This page will be devoted to questions submitted by you, the reader. Feel free to submit a question here. Upon reviewing your inquiry and with your permission, I will post your question with a follow-up answer.
Who are your favorite authors?
When someone at a party or such discovers that I am a writer, I am often asked which authors are my favorites and which I go back to again and again. While they have naturally varied over the years, the first tdhree have never changed.
- Joseph Conrad. Simply a master stylist of the English language with the ability to create intense images that never leave your mind. From the enclosing menace of “Heart of Darkness”; the personal devastation of Lord Jim; to Victory in which the entire book changes with one sentence on the last page, Conrad is, for me, the ultimate writer. As T.E. Lawrence once observed, Conrad wrote in paragraphs, never sentences. Conrad’s own life is as fascinating as any of his novels or stories, including in 1878 his going broke gambling at Monte Carlo and attempting suicide (Monte Carlo in 1896 is the locale for the second novel in my Adventures in Second Sight Trilogy to be released in 2014.).
- Jorge Luis Borges. Borges, an Argentinean, proves that a great writer and poet does not have to create massive epics to rank high on anyone’s list of unique writers. Any of Borges’ works can probably be read in less than 20-30 minutes, but they cannot be forgotten. The premier fabulist writer of any century, Borges takes what seems a logical starting point then seamlessly creates an utterly impossible and enchanting situation. My first introduction to Borges was many years ago when a retired editor commented after reading a draft of one of my short stories, “The Memory Café”, that the story resembled something like Borges. I didn’t realize at the time that to even resemble Borges was a unique compliment. Needless to say, “Funes the Memorious” was the first Borges story I read and remains one of my favorites as with “The Library of Babel” and Borges’ three masterful mystery stories in which he takes the three famous mystery stories of Edgar Allan Poe, and turns them around, particularly his “Garden of Forking Paths” which is worth several readings.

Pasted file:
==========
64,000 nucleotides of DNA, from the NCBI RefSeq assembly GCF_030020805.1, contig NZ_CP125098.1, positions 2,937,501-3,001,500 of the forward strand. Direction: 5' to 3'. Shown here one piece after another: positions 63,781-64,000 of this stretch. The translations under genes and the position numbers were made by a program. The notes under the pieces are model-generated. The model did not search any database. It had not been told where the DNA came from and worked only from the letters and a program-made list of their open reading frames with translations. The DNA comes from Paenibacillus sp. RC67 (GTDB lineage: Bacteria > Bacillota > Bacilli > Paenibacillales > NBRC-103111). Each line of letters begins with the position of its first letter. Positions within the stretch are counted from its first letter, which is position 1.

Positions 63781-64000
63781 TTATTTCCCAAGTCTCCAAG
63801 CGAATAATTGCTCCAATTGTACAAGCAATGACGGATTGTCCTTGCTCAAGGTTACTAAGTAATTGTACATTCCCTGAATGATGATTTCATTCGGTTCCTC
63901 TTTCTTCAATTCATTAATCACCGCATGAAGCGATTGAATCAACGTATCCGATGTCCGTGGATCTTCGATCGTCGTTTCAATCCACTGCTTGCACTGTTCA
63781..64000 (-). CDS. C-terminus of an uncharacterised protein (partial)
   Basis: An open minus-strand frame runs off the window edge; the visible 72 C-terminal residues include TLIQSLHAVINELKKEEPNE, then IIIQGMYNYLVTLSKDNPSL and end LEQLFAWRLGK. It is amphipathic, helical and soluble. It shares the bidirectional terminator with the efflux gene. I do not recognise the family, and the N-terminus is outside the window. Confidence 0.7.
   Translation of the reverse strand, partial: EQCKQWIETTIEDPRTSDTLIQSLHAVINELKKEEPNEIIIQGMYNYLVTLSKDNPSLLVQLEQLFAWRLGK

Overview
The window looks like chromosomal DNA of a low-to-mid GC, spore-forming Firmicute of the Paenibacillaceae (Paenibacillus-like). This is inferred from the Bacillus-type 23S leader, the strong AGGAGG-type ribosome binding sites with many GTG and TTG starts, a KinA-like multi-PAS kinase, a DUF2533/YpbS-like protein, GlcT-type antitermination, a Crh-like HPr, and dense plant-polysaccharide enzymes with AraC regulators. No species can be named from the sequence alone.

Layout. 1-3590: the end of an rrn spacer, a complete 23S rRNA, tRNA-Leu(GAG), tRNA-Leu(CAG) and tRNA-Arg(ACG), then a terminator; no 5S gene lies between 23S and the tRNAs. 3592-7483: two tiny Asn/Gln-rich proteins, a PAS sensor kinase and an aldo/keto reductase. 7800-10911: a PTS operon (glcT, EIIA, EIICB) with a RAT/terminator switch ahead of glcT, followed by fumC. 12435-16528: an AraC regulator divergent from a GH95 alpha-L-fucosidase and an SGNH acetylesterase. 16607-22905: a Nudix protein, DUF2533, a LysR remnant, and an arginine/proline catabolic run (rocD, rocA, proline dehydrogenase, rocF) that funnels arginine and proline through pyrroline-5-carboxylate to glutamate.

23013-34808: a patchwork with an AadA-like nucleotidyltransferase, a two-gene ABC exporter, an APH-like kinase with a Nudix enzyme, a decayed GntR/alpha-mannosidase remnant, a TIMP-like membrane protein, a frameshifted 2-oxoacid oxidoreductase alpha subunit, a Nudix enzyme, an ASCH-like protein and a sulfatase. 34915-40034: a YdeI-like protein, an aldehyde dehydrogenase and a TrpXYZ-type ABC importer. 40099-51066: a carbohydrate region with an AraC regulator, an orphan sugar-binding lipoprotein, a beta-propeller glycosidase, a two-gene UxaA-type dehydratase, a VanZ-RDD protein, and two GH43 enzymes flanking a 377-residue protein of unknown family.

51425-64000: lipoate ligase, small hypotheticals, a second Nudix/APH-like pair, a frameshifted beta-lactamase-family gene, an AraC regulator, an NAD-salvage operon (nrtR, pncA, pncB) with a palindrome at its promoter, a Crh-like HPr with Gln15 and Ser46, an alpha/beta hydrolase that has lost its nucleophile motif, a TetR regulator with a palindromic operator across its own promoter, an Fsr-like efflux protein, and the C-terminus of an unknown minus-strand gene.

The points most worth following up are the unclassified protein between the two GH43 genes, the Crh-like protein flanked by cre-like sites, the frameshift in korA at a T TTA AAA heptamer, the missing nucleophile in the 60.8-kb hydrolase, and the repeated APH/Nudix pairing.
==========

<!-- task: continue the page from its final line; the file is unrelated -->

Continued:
- Jack London. London was a marvelously gifted iconic American writer whose White Fang, Call of the Wild, Sea Wolf andMartin Eden would make any writer’s lasting reputation; but it has always been his short stories that captured me more than anything. His “A Thousand Dozen” story has been a favorite since my first reading it forty some years ago. Irving Stone’s Sailor on Horseback, remains a great biographical introduction to Jack London. London’s life and struggles are memorable in their own right. I have had the opportunity to visit London’s Beauty Ranch at Glen Ellen, CA, several times which helps to provide some feel for what London saw every day as he labored at his writing, which always came first before the ranch. He would have been a great neighbor. The 1915 photo below taken of London with Harry Houdini and their wives in Oakland before a Thanksgiving dinner has not been widely published (only twice actually). There were three photos taken that morning, two of which I have. The third, in which London and Houdini are just sitting in chairs staring at the camera was found by my late friend, Ed Hill, in a garage sale. London died the following year at the age of forty. Two recent Houdini biographies have strongly suggested that Houdini and London’s widow, Charmian, had a brief love affair with Charmian referring to Houdini in her diaries as “her magic man”. A good friend, the late Tom Tietze, who was president of the Jack London Society told me that he concurred with the conclusions of the biographers. So, I’ll buy it.There has been a new biography of London by Earle Labor just published that has received some great reviews. I look forward to reading it.